When I heard from the photo editor at People Magazine that The View's Sunny Hostin had her own chickens, I thought: I'm going to get along with this woman. And that I did. Sunny and her family are gracious even when you interrupt their Sunday goings-on for a photo shoot for the Hollywood at Home issue of People. The issue is out this week--enjoy Sunny's 1920's Tudor starting on page 76!
One of the perks of my work is that I get to see the back of house of some of the best restaurants out there. It’s a nostalgic love of mine too--being in a restaurant kitchen--having grown up in my family’s own. The ever-greasy, squishy mat-studded floors that I now find underfoot at work are enough to take me back to being four feet tall, admiring the smells and skills before me.
It never ceases to amaze me, a self-professed slow and messy home cook, to watch the staff do their dance--so focused and efficient. And yet, all this bustle is well hidden behind the serenity and curated interiors of the dining room. I recently photographed both Danny Meyer and Marcus Samuelsson in the art filled spaces of two of their respective restaurants: the new Union Square Café and the southern-inspired Red Rooster in Harlem. Both men are fun and gracious and fed me well (best collard greens I’ve ever had, Marcus!) It felt wonderful to connect with two of the greats in the restaurant biz, all in a month’s work.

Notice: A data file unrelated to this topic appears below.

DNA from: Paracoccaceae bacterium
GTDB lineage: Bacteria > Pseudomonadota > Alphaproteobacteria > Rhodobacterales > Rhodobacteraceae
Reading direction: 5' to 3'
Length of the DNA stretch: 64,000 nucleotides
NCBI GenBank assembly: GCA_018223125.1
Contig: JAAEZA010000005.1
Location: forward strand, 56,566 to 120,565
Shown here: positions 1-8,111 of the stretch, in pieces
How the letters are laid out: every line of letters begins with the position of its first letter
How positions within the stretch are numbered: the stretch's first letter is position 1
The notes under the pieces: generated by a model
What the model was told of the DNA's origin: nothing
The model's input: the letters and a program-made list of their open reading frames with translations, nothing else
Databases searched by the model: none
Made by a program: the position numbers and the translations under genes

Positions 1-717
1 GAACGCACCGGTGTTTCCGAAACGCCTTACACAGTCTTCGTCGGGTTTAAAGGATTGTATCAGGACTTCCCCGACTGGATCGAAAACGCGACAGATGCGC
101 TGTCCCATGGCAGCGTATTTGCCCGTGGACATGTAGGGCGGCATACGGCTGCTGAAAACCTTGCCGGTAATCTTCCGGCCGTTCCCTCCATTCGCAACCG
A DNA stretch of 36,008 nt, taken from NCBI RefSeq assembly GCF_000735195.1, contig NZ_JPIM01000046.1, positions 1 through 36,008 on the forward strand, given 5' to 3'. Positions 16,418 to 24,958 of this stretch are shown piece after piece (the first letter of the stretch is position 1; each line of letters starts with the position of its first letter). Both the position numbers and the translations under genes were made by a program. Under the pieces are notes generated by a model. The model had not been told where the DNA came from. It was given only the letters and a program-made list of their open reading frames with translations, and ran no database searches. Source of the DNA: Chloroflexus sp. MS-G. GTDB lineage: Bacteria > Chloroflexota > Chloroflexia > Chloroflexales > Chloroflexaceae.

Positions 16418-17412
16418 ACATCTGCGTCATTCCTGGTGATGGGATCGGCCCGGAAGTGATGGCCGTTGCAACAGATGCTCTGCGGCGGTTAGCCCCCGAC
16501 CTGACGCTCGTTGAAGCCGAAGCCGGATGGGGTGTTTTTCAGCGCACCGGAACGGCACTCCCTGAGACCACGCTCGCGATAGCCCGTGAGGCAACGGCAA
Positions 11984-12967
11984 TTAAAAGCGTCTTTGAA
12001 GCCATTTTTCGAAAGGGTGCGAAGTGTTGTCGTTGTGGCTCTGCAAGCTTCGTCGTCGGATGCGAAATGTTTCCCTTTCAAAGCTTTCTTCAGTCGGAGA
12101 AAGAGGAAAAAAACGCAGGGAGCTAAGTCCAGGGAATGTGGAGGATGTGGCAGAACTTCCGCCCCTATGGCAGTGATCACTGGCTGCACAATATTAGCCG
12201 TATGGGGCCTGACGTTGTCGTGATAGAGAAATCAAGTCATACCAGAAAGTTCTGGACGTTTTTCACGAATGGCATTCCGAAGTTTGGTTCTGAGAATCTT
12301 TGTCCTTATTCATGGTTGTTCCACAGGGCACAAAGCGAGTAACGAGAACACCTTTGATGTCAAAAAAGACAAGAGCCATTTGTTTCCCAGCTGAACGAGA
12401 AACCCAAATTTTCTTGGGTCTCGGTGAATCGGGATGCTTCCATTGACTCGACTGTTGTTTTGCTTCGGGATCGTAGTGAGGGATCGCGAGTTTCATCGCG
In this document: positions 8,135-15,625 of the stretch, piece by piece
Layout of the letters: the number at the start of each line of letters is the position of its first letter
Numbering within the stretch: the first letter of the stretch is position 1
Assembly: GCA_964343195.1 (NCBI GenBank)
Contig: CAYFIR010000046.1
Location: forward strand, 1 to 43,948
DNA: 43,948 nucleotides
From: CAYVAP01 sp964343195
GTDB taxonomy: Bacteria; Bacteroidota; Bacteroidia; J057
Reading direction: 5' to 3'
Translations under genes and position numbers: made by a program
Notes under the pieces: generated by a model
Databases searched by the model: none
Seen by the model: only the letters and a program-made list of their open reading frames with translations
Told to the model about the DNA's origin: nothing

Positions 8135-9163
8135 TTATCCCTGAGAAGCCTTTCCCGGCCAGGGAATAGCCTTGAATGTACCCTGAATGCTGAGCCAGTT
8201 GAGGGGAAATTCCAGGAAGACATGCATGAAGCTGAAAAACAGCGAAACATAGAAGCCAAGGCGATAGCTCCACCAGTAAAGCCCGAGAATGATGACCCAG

Last month I had the chance to visit New Orleans for my friends at The Kitchn, and while it was not my first encounter with this magical city, I’m never bored with it. NOLA has a special way of making you enjoy going with the flow and creating new experiences. What started off as a trip with goals and plans ended with my flight back home being grounded, extra time in the Crescent City, and a masquerade ball and dinner hosted by Mario Batali for the Link Stryjewski Foundation (an organization that supports local youth empowerment groups). I scrambled to find something to wear, but it was totally worth it as the Bal Masqué featured an amazing array of dishes by some of the best chefs around the country. My favorite dish of the weekend was a boozy, citrusy, Baked Alaska type thing called “Satsuma Business,” born from the minds of Babbo’s Rebecca Deangelis and Nick Morgenstern. In typical over-the-top New Orleans style, The Kitchn’s Managing Editor and I stole a whole one from a nearby table and dug in with spoons after finishing our own slices. And though I may not rock an evening gown with high tops again for the foreseeable future, I’m grateful for another wonderful trip, surprises included.
It’s finally pretty cold out today and I’m dying for a cute hat to make winter feel prettier. Gigi Burris, who I had the pleasure of photographing recently for Garden & Gun, makes gorgeous ones that I’m lusting over. My favs are below—the Fox Mohawk beanie is chic, yet practical for winter and the Nell fedora is just simply beautiful (for those days when the wind is a bit more quiet).